• Don’t be a slave to the common Karijini shots. For instance, almost everyone (including me) who visits Karijini to take photographs must take “the shots” of Kermits Pool, Circular Pool, Fern Pool etc however Karijini is a diverse and beautiful place so find your own magic spots.
  • Be creative and enjoy the place and experience.  The more you relax the more likely you are to take a great shot.
  •  
 

How to get to Karijini National Park (from Perth, WA)

There’s no hiding the fact that Karijini is a long drive from Perth, approximately 1400km in fact.  However if you’ve got multiple drivers you can (we do) drive it in a day reasonably comfortably and safely as long as you regularly change drivers (say every two hours).  Another method is to drive the shorter 1150’odd km to the town of Newman, camp there the night and then do the short drive out to Karijini the following morning; you’ll be hiking and taking pics that afternoon. 
 
Personally I find the inland road via the Great Northern Highway to be the best route and there are a few towns along this road between Perth and Karijini however they are mostly mining towns and have limited facilities so we prefer to drive to Newman, or all the way to Karijini.
 
For those with a bit more time available, an alternate route is up the Brand Hwy (coastal route).  With more frequent and bigger towns along the way, you can easily break this trip into more manageable sections such as ‘Day1: Perth to Geraldton, 430kms’, then ‘Day2: Geraldton to Carnarvon, 475kms’, then ‘Day3: Carnarvon to Tom Price, 660kms’ and lastly ‘Day4: Tom Price to Karijini, 110kms’.
 
Whatever approach you take, please ensure your car is in good working order (i.e. serviced) and that you carry water and food as the further north you head, the more remote you are.  Whilst all the roads to, and within, Karijini National Park and driveable in a standard 2 wheel drive, I personally recommend a 4wd with a bullbar with a bullbar if you have one due to the chance of encountering both wildlife and livestock on the roads.
 
With a little bit of planning, Karijini is one of the most accessible ‘remote’ locations in WA and is very easy and safe so please make the effort to visit and enjoy one of Australia’s natural treasures. 
 
 

What time of year is best?

I prefer to go in early to mid Autumn, around April, as typically the gorges and waterfalls have lots of water in them due to the cyclonic rain experienced in the north during summer.  Temperatures range in the extremes from +40C to sub-zero so travel prepared.  Visit the WA Department of Environment and Conservation Park Information website for more information.  Also check the WA Main Roads Department for road information before leaving home as roads can close quickly due to flooding and damage.
 
Needless to say, hats, sunscreen and lots of water are must carry items at all times of the year.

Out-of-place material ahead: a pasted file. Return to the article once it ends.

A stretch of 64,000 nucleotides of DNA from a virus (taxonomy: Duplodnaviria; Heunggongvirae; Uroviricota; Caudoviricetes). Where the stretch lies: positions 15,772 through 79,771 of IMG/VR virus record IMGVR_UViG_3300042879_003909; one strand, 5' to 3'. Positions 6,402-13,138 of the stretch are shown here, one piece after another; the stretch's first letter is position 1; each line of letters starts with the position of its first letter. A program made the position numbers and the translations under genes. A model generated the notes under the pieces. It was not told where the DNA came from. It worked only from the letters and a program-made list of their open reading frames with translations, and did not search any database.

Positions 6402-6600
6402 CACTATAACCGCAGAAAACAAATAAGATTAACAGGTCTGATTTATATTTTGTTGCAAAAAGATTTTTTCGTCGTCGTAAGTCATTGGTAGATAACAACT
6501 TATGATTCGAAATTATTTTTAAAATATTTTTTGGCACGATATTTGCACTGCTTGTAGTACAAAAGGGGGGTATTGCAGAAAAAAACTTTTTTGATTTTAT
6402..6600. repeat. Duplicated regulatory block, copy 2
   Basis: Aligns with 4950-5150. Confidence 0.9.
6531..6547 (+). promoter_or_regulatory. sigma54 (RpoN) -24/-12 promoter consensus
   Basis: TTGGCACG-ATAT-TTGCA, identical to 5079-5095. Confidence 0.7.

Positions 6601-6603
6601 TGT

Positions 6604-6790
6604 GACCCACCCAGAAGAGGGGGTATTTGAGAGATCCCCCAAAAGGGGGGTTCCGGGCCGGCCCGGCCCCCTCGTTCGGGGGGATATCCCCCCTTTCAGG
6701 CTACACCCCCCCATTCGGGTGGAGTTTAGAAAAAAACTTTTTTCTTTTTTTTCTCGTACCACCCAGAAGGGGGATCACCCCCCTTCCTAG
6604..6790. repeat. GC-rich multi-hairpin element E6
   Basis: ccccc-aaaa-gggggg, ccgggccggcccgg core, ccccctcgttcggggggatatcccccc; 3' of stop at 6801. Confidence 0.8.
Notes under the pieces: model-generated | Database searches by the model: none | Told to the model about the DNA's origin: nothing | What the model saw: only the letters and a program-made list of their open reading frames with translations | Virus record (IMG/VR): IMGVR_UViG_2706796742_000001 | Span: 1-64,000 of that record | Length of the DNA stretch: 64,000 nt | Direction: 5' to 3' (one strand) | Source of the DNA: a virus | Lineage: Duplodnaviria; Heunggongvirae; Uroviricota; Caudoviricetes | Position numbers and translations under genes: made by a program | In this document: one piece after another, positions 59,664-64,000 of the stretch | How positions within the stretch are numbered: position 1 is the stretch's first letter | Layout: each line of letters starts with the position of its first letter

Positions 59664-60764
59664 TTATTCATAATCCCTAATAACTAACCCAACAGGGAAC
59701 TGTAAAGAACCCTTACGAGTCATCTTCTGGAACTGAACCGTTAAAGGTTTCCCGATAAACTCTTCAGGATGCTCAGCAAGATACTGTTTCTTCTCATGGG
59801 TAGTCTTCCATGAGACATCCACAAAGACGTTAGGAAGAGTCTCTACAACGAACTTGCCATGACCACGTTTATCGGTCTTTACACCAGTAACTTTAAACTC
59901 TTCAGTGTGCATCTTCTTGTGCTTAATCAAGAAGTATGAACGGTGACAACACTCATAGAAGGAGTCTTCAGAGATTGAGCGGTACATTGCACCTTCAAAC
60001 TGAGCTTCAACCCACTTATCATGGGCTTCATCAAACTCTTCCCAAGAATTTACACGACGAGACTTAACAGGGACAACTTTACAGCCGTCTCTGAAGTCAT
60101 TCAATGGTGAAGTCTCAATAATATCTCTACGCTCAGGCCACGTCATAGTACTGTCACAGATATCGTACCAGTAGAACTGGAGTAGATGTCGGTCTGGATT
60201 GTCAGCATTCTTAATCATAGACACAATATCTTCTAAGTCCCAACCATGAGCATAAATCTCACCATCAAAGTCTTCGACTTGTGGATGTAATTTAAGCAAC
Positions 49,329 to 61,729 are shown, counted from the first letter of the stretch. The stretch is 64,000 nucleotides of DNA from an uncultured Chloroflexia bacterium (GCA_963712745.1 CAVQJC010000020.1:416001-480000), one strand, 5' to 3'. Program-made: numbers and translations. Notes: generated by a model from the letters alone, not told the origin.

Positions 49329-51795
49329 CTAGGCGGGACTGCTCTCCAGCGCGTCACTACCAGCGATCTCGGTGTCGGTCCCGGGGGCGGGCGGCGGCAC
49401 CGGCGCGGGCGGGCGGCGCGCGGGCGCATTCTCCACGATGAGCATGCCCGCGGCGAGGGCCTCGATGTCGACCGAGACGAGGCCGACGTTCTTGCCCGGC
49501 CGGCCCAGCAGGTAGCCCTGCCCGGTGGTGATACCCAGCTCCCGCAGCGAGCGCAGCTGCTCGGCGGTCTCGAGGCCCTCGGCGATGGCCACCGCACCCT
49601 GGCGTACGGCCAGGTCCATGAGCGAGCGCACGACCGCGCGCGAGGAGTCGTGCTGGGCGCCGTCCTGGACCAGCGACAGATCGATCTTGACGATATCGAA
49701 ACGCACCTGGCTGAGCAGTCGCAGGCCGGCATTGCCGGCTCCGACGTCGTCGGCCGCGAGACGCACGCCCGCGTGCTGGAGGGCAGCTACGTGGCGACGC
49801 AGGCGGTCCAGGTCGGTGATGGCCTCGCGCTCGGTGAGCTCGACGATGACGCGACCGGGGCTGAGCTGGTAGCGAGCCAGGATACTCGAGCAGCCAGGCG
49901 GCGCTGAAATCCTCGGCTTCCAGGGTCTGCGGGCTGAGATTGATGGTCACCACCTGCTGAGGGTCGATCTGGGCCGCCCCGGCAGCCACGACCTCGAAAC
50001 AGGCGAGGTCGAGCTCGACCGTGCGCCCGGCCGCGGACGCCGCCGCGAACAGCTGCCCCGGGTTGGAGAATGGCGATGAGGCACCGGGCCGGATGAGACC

Accommodation in Karijini National Park

There are two accommodation options in Karijini being basic campgrounds near Dales Gorge or the upmarket camping (permanent tents) options at the Karijini Eco Retreat.  Personally I prefer the basic camping offered at Dales Gorge as you get the whole living under the stars experience, however you also get no showers (or water.. BYO water) and you have to put up with the traditional Australian bush/drop dunny (toilet)..
 
Although I’ve never stayed at the Eco Retreat I’ve heard great reports about it and they offer basic camping options through to fully serviced (i.e. hot water and toilets) eco tents.
 
 

Safety notice!!

Karijini National Park is a remote area in Australia’s outback.  Granted, it has lots of people visiting it every year so you’re typically not the only person in the area however you do need take extra care.  Following are some quick safety tips however for more detailed information seek advice from the rangers, camp hosts (at Dales Gorge), visitors centre or Eco Retreat.
 
  • Do not enter gorges when it has been raining orthere is a threat of rain in the area due to the risk of flash flooding.  Many people have died as a result of flash floods in Karijini.
  • Do not put yourself in danger near cliffs etc to get that perfect shot.  Again many people have been injured or killed, including a well known WA professional photographer in 2010 in Karijini by slipping from rocks.
  • Always carry water and essential supplies suitable to the type of hike you are doing.
  • Some areas of Karijini require you to lodge your travel plans with the ranger so always check local notices and information before leaving.
  • Be careful and considerate.  It’s amazing how far a little common sense will carry you..
  • Remember, no photograph is worth dying for.. 


 

About the author

I am a amateur landscape photographer based in Perth.  I’ve been serious about taking landscape photo’s since 2006 and love the fact that finding these fantastic locations means experiencing some of Australia’s best secrets.

For me my photography is an excuse to get outside, with my family, and enjoy the breathtakingly beautiful scenery Australia has to offer.
 
Whether you’re a photographer, hiker or wildlife spotter make sure Karijini is on your bucket list of places to visit.
 
Please feel free to contact me on the email address at my website www.tonybudge.com.au if you would like any more information on Karijini, or simply want to talk about photography.
 
Cheers Tony
 
 
Mt Bruce
 
All photographs in this article were shot in April 2011 by the author, for more photographs by the author please visit www.tonybudge.com.au.